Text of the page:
King County--Seattle

seattle chinatown, chinatown gate, chinese gate
Historic Chinatown Gate

Bilingual Street Signs. King County.
Bilingual street signs began appearing in Seattle’s Chinatown International District of the City of Seattle in 2013. More than 30 intersections have English language street names translated into the traditional Chinese language. Reference: “New Bilingual Street Name Signs Unveiled in the Chinatown International District” 2013. Photo.

Bing Kung Tong Association Apartments. King County.
The Bing Kung Tong Association Apartments is at 418-424 7th Avenue S. adjacent to Canton Alley in the City of Seattle. The four story structure was built in 1916 for the association and houses the Bing Kung Tong Association. The building has also been known as the Norway Hotel and New American. See Canton Alley, King County. Reference: Chin and Chin 2013: 87; “Seattle’s Chinatown International District.”

Bing Kung Tong Temple. King County.
Bing Kung Tong Temple was located in the Bing Kung Association Apartments via the entrance at 708 King Street S. City of Seattle. It dates to 1917. Reference: “Seattle’s Chinatown International District.”

Calvary Cemetery. King County.
Calvary Cemetery is at 5041 35th Avenue NE in the City of Seattle. It is the burial site of Locke Sam Fun, often known as the mayor of Chinatown in the early days. Reference: Find a Grave.

Canton Alley. King County.
Canton Alley in the City of Seattle is between 7th Avenue S. and 8th Avenue S. and extends from King Street S. to Weller Street S. The passage way is between the East and West Kon Yick buildings. It was a place for vegetable sellers and play area for children in early Chinatown. It was converted to a public space for community events in 2017. See East Kon Yick Building, King County--Seattle, King County and West Kon Yick Building, King County--Seattle. References: “Canton, Nord & Pioneer Passage Alley Improvement Project;” “Seattle alleys getting a face lift.” Photo.

Canton Building. King County.
Canton Building was at 208-210 Washington Street S. in the City of Seattle. Built in 1894, the three story brick structure was also known as the Kon Yick Building and Chin Gee Hee Building. Chin, an entrepreneur, was active in civic and political matters. He had the building constructed. The structure was destroyed in 1971 with a federal building taking its place. Reference: “Chin Gee Hee.” Photo.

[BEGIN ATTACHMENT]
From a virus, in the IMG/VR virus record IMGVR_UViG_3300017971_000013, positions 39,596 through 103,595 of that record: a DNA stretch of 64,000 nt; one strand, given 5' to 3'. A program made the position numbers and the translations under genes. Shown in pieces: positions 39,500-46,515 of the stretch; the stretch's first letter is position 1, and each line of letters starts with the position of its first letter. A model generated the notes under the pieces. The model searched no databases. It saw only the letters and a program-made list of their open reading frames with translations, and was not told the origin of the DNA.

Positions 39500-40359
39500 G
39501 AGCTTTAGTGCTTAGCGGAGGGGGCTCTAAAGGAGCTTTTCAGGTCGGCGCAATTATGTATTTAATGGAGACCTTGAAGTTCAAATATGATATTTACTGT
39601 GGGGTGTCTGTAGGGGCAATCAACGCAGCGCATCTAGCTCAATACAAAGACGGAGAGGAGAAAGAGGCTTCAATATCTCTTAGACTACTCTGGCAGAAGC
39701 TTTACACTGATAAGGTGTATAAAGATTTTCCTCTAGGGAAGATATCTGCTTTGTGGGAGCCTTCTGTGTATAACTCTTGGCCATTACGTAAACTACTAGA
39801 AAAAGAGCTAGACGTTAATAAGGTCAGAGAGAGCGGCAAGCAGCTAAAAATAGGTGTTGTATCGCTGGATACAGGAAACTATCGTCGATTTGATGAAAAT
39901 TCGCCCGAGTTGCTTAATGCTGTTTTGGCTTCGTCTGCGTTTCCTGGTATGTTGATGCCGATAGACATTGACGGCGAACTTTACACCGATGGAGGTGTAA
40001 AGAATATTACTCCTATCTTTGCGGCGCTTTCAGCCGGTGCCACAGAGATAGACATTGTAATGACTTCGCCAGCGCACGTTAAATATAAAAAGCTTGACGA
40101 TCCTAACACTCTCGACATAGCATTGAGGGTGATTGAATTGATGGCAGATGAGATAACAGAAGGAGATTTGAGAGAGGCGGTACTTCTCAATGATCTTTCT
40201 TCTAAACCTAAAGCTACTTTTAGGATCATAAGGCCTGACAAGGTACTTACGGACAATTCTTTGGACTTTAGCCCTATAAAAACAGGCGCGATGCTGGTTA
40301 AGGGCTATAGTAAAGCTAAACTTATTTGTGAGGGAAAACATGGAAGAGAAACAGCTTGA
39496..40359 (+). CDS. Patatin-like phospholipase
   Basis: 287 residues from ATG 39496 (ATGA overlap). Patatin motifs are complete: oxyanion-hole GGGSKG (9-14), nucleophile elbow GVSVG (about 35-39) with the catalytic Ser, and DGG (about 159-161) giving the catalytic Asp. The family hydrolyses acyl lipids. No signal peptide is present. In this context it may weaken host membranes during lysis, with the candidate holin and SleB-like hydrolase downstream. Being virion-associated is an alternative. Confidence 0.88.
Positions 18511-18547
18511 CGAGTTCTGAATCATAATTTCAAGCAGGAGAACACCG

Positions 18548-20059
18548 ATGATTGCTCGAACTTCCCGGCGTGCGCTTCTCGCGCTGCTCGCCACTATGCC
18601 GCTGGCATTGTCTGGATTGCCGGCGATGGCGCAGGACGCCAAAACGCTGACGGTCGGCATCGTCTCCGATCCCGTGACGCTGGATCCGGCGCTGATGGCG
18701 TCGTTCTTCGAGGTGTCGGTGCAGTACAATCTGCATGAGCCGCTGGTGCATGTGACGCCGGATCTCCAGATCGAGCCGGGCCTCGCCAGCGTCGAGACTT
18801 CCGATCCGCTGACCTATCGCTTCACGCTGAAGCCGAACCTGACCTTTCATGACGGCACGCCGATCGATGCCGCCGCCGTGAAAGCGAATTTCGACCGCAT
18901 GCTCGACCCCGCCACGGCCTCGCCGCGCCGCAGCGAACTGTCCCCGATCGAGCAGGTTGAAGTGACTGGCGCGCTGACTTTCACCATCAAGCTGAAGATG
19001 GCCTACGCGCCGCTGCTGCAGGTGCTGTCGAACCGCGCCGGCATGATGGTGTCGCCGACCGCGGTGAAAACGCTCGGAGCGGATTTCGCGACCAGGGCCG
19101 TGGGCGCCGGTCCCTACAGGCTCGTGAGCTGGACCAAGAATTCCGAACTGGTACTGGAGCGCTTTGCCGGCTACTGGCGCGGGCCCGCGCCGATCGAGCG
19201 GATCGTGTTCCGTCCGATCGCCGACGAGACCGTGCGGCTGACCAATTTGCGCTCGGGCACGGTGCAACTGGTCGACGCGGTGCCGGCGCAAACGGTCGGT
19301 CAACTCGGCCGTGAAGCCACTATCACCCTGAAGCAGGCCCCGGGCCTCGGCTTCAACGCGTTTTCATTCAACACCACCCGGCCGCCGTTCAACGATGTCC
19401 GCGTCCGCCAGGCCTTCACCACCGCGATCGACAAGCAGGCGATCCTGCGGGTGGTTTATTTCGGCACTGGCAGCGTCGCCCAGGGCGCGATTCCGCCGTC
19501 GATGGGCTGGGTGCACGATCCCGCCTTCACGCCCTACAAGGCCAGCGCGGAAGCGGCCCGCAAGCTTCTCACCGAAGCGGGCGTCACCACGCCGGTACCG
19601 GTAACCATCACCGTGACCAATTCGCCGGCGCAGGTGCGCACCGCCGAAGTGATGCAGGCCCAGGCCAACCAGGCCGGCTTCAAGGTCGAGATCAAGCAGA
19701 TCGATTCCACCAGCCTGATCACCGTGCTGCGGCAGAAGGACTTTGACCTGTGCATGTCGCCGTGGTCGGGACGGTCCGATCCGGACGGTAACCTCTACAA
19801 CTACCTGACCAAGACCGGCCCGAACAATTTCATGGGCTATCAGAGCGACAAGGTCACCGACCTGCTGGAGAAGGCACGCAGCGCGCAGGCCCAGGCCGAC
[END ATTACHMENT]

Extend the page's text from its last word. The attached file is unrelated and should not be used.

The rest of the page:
Cathay Post No. 186. King County.
Cathay Post No. 186 The American Legion is located at 719 King Street S. in the City of Seattle. It was first established at 8th Avenue S. and Jackson Street S. in 1946 by returning Chinese Americans who were denied membership in other posts. The post remains active in veteran affairs and community activities. Reference: “Cathay Post #186 connects its past in the community with the future;” Reference: “Cathay Post No. 186: A Legacy of Camaraderie, Community, and Patriotism.”

Chen Kong Tong Joss House King County.
Chen Kong Tong Joss House was next door to the Hip Sing Tong Building at 4th Avenue S. and Washington Avenue S. by 1901. See Hip Sing Tong Joss House, King County--Seattle. Reference: “Shrines.”

Chin Gee Hee Building. King County.
See Canton Building, King County--Seattle.

Chinese American Soldiers Memorial. King County.
The Chinese American Soldiers Memorial is in the northeast corner of Hing Park at 423 Maynard S., City of Seattle. It is dedicated to the eight Chinese American soldiers of Seattle and vicinity who died in World War II. See Hing Hay Park, King County--Seattle. Reference: “Chinese American Soldiers Memorial.”

Chinese Baptist Church Building. King County.
Chinese Baptist Church Building is located at 925 King Street S. in the City of Seattle. The Late Gothic Revival Style brick building was completed in 1924. It was an important center for social and religious activities in Chinatown. Many still remember its nursery school. The building is on the National Registry of Historic Places. Reference: “Chinese Baptist Church 1986.” Photo.

Chinese Community Bulletin Board. King County.